Connect with us


The Mystery Cat; Corruption Nothing But Economic Terrorism And Why Kenyans Need To Have Faith In Jubilee Government



“Macavity’s a Mystery Cat: he’s called the Hidden Paw,
For he’s the master criminal who can defy the Law,
He’s the bafflement of Scotland Yard, the Flying Squad’s despair:
For when they reach the scene of crime—Macavity’s not there!”

This is the opening verse of Macavity the Mystery Cat, a poem by T.S Elliot published in 1939, which is among a collection of his poems discussing the psychology of a cat. The poem is best remembered when it was recited by the former British high commissioner to Kenya, Sir Edward Clay, at journalists award dinner in February 2005.

A fable is told of the machine that was invented in Japan for arresting thieves. The machine was taken to various countries to curb the problem of theft. It is claimed that in Japan itself, it arrested 40 criminals, In France, it arrested 80 and in Tanzania, it nabbed 30 thieves. When the machine came to Kenya, the machine was stolen!

Another allegory is told of a meeting in Tanzania presided over by the founding president Mwalimu Julius Nyerere. In front of the room, there were two sacks; one with maize, and the other with money.
Nyerere; “If you ask a Tanzanian to choose one sack amongst the two, which one will he choose?”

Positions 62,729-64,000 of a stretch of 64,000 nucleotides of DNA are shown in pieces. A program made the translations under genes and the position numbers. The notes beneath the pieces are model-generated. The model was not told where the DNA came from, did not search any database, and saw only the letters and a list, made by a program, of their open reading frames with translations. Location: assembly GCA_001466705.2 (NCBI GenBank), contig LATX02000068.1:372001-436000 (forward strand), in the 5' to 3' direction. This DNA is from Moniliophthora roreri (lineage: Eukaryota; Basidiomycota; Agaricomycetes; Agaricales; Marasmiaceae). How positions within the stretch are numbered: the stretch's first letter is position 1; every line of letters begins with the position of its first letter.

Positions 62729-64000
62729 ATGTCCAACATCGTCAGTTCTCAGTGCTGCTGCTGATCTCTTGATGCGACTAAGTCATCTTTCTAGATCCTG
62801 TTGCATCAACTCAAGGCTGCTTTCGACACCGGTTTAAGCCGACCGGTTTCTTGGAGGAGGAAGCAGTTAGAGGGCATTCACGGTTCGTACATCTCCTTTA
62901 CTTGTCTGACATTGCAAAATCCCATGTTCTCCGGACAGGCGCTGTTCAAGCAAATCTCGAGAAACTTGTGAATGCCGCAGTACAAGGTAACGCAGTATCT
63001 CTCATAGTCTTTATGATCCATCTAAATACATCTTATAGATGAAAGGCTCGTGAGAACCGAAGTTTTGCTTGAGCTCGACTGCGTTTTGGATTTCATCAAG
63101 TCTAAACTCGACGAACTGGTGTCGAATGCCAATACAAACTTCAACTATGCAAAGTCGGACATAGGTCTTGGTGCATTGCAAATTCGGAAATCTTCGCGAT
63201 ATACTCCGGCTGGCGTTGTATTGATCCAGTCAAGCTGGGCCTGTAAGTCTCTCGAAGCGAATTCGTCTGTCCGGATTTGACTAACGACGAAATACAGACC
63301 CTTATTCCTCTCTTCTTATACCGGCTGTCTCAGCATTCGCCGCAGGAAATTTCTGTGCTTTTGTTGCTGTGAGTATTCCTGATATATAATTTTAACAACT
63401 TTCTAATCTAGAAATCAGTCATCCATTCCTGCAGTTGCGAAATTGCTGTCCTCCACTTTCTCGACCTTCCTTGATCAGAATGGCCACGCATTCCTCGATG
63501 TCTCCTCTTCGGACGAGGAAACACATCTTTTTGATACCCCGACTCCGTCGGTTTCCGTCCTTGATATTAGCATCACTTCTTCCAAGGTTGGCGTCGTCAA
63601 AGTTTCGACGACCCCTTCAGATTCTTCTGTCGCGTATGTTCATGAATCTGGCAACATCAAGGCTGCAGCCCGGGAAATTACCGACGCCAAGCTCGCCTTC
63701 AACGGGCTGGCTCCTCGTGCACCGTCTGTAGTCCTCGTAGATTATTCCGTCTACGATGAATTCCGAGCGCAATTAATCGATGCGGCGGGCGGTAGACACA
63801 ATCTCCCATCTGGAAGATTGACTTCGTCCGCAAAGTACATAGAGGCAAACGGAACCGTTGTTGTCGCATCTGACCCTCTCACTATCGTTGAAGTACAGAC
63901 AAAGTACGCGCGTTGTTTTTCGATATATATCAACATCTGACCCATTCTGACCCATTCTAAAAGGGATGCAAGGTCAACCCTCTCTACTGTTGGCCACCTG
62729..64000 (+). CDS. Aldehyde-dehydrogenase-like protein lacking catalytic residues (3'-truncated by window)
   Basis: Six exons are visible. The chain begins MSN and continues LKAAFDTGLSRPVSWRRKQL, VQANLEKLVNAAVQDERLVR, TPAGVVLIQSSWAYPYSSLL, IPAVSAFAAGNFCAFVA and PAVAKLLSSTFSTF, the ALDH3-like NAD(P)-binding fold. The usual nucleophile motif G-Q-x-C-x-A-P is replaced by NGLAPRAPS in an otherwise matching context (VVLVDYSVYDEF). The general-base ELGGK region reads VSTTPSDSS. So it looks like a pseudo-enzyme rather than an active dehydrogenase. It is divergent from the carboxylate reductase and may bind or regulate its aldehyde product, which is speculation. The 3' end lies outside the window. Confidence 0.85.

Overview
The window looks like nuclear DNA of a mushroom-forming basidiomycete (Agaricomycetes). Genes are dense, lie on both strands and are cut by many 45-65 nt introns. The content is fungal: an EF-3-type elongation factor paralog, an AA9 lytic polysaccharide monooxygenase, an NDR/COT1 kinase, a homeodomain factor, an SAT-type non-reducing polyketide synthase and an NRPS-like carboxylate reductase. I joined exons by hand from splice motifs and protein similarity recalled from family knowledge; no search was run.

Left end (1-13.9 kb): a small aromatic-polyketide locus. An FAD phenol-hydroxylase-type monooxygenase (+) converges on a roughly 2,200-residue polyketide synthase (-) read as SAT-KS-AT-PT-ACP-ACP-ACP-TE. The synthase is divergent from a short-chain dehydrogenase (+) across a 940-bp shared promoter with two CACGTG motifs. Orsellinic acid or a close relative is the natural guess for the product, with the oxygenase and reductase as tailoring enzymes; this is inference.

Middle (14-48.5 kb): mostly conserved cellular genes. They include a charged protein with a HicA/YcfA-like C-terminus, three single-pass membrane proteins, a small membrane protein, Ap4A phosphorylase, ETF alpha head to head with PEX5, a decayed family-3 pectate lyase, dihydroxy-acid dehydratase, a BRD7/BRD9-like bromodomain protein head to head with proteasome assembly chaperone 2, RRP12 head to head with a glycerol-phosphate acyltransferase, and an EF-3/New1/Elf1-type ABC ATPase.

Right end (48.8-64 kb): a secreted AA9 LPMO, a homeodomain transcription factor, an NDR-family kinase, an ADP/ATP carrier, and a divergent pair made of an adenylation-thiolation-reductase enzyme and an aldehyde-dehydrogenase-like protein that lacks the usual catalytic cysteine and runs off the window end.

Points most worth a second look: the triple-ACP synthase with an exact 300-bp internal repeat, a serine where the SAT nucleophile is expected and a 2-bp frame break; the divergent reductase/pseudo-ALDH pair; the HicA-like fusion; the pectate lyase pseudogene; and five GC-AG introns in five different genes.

Everyone (In unison); “The one with the maize!!”
Nyerere; “ And if you ask a Kenyan to choose a sack, which one would he choose?”
Everyone; “The one with the money!!”

The reaction of Tanzanians would have appeared obvious until Nyerere retorted;
“Wrong!!. If you ask a Kenyan to choose, he will take both!!”

These two stories though intended for comic relief depicts the scorn with which Kenyans are viewed.
In a recent interview on a local TV, renowned Kenyan Advocate Ahmednassir Abdullahi was heard saying that Kenyans were no longer engaging in corruption, they were now looting!

Sir Edward Clay while addressing Journalists at the dinner said;
“Corruption of one kind and another is so commonplace that the media can only afford to focus on the most flagrant cases. Recent events and almost daily news stories reveal new and emerging scams involving most forms of corruption: Abuse of office, conflict of interest, patronage, favoritism, clientism, grand and petty corruption, and, above all, questionable procurements.”

Related Content:  GoK might be forced to Recall medical students to the hospitals soon.

A guy is known as Idil Abshir in an Op-Ed in the New York times on 24/08/2016 wrote;
‘’Corruption is nothing new in Kenya, but it has reached unprecedented levels recently, with scandals dogging the current administration almost constantly since it took office in 2013. In Transparency International’s 2015 Corruption Perception Index, Kenya was listed as one of the world’s most corrupt countries, ranking 139out of 168.